My New Favourite Mug
Leaving in the midst of the Covid-19 pandemic lockdown is somehow fittingly strange and unexpected. My 22 years at ING, mostly as Chief Economist, marked an unforgettable period of shocks in economics, politics, technology, society and, increasingly, the environment. The thread running through this is what I like to call the New Abnormal. This is a world which is structurally in a state of flux, which consistently defies attempts to define a return to a ‘new normal’. When some start talking of the ‘next normal’, you know that hopes for a comforting period of stability are on shaky ground.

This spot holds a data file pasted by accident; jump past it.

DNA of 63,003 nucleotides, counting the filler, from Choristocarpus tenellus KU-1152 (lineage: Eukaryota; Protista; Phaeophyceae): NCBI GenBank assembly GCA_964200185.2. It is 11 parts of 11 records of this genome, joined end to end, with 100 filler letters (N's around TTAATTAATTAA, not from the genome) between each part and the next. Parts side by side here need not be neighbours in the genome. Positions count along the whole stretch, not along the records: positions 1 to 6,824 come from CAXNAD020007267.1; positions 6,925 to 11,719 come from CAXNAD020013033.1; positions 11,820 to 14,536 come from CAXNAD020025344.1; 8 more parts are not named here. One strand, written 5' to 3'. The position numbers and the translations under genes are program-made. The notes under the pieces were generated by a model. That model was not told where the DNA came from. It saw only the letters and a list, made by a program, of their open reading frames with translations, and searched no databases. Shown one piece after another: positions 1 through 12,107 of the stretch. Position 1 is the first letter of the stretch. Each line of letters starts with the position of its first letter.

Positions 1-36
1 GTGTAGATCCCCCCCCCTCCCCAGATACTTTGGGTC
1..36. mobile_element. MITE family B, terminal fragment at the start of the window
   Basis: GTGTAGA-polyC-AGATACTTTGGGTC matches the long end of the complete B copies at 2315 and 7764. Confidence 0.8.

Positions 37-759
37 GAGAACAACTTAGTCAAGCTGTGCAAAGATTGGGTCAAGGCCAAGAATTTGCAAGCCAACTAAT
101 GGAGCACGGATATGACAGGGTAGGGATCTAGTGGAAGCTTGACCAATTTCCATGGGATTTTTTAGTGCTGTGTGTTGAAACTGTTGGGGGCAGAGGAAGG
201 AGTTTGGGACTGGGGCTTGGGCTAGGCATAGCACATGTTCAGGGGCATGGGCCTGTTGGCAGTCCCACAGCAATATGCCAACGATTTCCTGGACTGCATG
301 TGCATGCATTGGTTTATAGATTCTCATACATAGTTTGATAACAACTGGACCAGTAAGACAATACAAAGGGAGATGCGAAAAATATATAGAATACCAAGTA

This line of thinking lies behind my longstanding humility about what I called my ‘day job’: macroeconomic forecasting. I provided a critique in my post entitled ‘Confessions of an Economic Forecaster’ . If anything, the social, digital and environmental transformations that we are going through intensify the fundamental problems for macro-economic forecasting, at least as it commonly practiced. Looking ahead, I’m going to continue to explore the implications of these transformations. And for that, I’m keen to keep drawing on a diverse range of experts and sources.